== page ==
On Monday, PayPal announced it had purchased Tel Aviv-based Curv, a company that uses a unique form of cryptography to safeguard Bitcoin and other digital assets stockpiles. This comes as another sign of PayPal’s growing crypto ambitions, and indicates its plan to exploit the fast-changing world of financial technology.
PayPal reportedly sold Curv for nearly $200 million in a press release announcing the deal.
PayPal made two recent purchases to fuel its push into the small business payments market: An $8.5 billion agreement to buy coupon platform Honey in 2019 and a $2.2 billion acquisition of payment processor iZettle the following year.
In terms of the size of its acquisition, Curv stands out as the first major crypto deal for PayPal. The company has said that its service, launched last November, has been tremendously successful.
Curv is one of a growing number of companies, including Anchorage and BitGo (a company that PayPal explored buying last year), that help banks and others protect their cryptocurrency holdings from hackers.
MPC is a pioneering technology that ensures the security of digital wallets by utilising multi-party computation or MPC. In traditional storage techniques, the key to a digital wallet is usually scattered in various locations, but MPC relies on mathematics and cloud computing to ensure that it is protected.
Curv’s Itay Malinger, a veteran of web security giant Akamai, says that MPC is now possible thanks to recent advances in mathematics, and that Curv’s solution gives users both total security and easy access to crypto assets.
Jose Fernandez da Ponte, VP and GM of PayPal’s blockchain and digital currency group, told Decrypt that PayPal has been in talks with Curv for nearly a year, and sought to acquire its 40-person team in part because of its technical sophistication. He said Malinger will stay at PayPal, but that PayPal is not disclosing specific titles or roles.
According to Fernandez da Ponte, Curv’s technology will be used by PayPal as a security layer for its own digital assets, rather than as a custody service, which involves charging third parties to safeguard their assets. Rather than relying on Curv, PayPal will instead use its technology to securely move assets across borders.
“One way PayPal might move assets from one custody provider to another would be to imagine a world in which PayPal had different custody providers,” he explained.
This indicates PayPal’s plan to expand its brick-and-mortar crypto business as well as utilise blockchain technology on a global scale.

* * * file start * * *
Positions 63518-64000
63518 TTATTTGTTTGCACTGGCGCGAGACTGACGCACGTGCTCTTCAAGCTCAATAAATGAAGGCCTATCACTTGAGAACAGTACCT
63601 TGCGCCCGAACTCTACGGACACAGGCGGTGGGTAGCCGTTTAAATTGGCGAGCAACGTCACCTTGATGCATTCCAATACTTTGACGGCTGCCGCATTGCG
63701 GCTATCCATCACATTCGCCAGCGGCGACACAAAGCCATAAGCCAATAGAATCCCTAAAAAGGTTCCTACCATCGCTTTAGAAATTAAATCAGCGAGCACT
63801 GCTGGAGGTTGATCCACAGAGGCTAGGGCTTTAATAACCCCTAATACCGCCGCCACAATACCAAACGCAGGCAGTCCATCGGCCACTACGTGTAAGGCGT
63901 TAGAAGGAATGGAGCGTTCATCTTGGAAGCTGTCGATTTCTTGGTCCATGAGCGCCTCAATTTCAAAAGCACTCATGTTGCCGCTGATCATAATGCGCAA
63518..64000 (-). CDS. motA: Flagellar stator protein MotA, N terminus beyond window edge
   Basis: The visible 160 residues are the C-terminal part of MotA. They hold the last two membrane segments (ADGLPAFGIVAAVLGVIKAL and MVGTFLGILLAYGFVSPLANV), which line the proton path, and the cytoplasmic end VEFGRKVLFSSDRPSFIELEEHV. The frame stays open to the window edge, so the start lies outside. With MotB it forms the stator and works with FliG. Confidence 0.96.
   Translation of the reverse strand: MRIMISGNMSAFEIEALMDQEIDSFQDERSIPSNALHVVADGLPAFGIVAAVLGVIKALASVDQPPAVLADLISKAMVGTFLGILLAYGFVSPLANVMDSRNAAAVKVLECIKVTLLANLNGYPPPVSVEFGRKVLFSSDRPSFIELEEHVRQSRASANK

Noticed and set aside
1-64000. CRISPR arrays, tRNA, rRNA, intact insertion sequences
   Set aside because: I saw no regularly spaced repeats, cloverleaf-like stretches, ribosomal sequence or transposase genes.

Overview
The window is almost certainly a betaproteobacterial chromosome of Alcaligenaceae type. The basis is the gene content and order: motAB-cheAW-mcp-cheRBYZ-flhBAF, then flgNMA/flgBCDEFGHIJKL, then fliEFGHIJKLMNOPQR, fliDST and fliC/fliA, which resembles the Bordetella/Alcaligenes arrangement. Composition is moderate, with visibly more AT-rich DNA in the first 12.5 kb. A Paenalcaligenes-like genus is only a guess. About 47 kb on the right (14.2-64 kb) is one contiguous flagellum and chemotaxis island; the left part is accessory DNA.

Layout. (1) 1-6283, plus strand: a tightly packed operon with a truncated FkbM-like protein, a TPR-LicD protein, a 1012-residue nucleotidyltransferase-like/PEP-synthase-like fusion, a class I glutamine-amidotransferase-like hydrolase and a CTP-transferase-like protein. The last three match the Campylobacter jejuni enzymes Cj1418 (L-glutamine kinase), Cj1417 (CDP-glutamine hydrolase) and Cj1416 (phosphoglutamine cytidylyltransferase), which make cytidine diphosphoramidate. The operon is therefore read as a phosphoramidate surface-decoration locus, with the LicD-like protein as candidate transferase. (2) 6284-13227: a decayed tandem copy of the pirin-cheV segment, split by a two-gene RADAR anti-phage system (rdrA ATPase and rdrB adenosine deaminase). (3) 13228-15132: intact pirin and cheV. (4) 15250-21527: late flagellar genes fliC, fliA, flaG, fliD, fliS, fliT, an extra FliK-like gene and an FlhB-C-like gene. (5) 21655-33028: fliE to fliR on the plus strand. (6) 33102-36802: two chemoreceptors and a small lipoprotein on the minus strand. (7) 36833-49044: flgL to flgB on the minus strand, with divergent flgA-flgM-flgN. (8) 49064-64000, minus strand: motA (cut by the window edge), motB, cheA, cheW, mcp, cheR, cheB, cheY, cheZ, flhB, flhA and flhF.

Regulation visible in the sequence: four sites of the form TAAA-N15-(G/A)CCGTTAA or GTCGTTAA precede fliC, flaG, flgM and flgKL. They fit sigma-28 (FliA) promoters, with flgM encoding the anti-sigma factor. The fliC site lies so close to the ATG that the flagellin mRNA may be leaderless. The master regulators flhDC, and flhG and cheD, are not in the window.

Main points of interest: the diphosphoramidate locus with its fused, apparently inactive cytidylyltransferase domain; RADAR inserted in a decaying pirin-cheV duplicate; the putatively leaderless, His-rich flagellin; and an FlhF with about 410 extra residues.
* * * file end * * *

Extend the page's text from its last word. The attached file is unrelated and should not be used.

Central banks and PayPal are the future of finance
According to Fernandez da Ponte, Curv’s acquisition by PayPal is part of a larger plan to facilitate financial inclusion. Dan Schulman, the company’s CEO, sees PayPal’s crypto initiatives as part of this same goal.
Even in countries like Argentina and Venezuela, whose economies have been ravaged by hyperinflation and government malfeasance, only a small proportion of citizens have opted for Bitcoin as a currency refuge—preferring to rely on the US dollar instead. Bitcoin enthusiasts, on the other hand, favour phrases like “financial inclusion” and “democratizing finance.”
According to Fernandez da Ponte, crypto has the greatest chance of making finance more fair and economical outside of peer-to-peer consumer transactions. He believes that merchants, including PayPal’s millions of small business clients, could see lower transaction costs that would make financial systems cheaper and more just.
As Schulman has pointed out, payment transaction costs—those charged by banks, credit card networks and others—have remained high even as a multitude of new digital efficiencies have appeared. These costs are especially difficult on the poor and those looking to move money across borders, which is why they are passed on to consumers.
PayPal believes that developing a new worldwide payment system powered in part by blockchain will significantly simplify how people and businesses move money around.
While PayPal has kept mum about which blockchain technology it will use to build this infrastructure, Fernandez da Ponte said that it must be capable of “high throughput” in the form of thousands of transactions per second. He singled out blockchains like Ethereum, Stellar, Algorand and Solana as potential candidates, but did not endorse any of them.
According to Fernandez da Ponte, PayPal’s crypto ambitions are closely linked to the speed at which central banks jump on the digital currency bandwagon.
The Bank of England is currently experimenting with digital versions of its money, while the People’s Bank of China is already encouraging its citizens to use a digital yuan. Meanwhile, Mastercard is helping central banks and regulators around the world to create so-called “sandboxes” that will let digital versions of national currencies be used in a controlled fashion.
This suggests that government-backed digital currencies are only a matter of time before becoming a part of everyday life. In turn, PayPal’s recent crypto investments might help the company play a key role in supplying the next generation of financial plumbing between merchants and consumers.
Dan Schulman, the CEO of PayPal, spoke with Decrypt about crypto at the end of March.